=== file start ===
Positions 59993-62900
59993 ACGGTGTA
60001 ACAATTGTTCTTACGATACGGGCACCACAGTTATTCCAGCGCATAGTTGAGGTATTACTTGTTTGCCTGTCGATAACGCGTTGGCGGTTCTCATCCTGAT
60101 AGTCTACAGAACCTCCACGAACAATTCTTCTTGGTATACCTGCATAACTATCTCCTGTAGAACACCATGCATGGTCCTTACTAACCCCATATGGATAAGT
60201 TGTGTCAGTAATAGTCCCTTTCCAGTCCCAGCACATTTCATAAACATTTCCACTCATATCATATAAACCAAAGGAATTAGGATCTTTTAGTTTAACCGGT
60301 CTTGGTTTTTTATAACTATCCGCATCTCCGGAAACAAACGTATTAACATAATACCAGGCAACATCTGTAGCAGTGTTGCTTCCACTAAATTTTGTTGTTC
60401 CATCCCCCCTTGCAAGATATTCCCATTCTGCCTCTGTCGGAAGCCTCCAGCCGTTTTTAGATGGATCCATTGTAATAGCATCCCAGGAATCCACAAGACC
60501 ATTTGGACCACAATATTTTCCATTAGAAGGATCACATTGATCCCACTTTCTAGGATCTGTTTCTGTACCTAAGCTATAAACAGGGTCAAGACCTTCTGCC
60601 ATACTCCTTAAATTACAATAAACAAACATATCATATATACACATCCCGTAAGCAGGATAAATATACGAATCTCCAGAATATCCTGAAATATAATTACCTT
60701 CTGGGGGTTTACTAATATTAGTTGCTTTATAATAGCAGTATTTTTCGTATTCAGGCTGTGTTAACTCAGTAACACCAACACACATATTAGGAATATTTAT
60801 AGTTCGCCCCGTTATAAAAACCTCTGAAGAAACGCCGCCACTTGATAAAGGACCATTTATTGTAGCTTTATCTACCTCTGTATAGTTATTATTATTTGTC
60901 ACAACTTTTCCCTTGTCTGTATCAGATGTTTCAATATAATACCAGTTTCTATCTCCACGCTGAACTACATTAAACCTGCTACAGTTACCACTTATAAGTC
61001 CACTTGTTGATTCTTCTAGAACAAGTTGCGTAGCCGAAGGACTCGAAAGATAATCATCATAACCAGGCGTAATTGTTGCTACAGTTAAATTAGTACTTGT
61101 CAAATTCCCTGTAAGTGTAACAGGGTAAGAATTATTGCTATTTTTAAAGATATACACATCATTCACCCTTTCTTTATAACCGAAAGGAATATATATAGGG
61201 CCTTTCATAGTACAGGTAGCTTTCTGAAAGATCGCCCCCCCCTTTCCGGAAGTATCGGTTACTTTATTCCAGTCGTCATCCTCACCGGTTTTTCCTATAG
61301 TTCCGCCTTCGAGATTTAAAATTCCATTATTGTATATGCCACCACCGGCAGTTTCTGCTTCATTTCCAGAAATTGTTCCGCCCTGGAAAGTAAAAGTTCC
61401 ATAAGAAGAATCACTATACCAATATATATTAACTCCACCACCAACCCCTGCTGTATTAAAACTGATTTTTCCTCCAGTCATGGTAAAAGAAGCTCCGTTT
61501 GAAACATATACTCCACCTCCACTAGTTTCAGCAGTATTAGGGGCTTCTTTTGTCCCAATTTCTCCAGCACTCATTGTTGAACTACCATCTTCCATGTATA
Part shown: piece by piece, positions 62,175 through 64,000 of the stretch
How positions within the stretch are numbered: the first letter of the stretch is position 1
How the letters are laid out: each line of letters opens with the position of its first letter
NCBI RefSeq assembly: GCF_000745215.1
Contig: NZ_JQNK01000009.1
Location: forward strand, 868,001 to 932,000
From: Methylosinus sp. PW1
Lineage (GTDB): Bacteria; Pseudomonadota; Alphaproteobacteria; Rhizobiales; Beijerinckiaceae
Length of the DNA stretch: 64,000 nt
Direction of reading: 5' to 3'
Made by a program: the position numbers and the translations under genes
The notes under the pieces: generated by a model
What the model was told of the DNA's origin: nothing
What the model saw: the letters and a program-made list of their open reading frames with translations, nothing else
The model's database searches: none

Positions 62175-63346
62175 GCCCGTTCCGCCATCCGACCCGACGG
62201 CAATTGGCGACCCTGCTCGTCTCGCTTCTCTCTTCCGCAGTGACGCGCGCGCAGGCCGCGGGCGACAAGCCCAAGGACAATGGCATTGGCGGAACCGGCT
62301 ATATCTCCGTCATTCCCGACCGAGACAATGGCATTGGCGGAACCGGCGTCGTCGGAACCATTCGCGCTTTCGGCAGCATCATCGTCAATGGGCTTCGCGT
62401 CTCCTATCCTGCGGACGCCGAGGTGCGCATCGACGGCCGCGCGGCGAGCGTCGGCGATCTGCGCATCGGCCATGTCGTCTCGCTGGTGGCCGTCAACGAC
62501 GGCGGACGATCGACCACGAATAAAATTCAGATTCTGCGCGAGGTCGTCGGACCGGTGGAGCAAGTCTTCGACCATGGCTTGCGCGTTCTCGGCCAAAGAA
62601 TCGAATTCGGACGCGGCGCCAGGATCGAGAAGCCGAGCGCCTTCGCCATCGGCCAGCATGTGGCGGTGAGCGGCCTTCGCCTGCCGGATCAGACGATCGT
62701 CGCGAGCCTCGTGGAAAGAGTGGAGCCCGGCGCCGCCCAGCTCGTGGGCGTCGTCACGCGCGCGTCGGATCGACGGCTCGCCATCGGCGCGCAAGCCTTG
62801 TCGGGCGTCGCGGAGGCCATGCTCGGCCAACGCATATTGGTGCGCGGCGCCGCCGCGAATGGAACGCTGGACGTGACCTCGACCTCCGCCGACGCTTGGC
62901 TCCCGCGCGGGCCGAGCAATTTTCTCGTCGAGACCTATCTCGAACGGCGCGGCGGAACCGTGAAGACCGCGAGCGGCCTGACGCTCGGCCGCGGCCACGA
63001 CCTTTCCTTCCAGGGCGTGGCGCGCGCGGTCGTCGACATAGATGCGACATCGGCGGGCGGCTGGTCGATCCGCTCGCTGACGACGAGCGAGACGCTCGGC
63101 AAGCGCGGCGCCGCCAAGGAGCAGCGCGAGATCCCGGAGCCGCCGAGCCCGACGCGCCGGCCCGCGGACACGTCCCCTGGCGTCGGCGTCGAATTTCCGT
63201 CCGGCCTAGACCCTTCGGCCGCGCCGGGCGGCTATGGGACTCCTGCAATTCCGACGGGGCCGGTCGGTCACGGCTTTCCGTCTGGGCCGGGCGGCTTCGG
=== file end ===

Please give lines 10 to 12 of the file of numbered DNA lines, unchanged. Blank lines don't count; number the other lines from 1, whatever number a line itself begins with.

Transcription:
60701 CTGGGGGTTTACTAATATTAGTTGCTTTATAATAGCAGTATTTTTCGTATTCAGGCTGTGTTAACTCAGTAACACCAACACACATATTAGGAATATTTAT
60801 AGTTCGCCCCGTTATAAAAACCTCTGAAGAAACGCCGCCACTTGATAAAGGACCATTTATTGTAGCTTTATCTACCTCTGTATAGTTATTATTATTTGTC
60901 ACAACTTTTCCCTTGTCTGTATCAGATGTTTCAATATAATACCAGTTTCTATCTCCACGCTGAACTACATTAAACCTGCTACAGTTACCACTTATAAGTC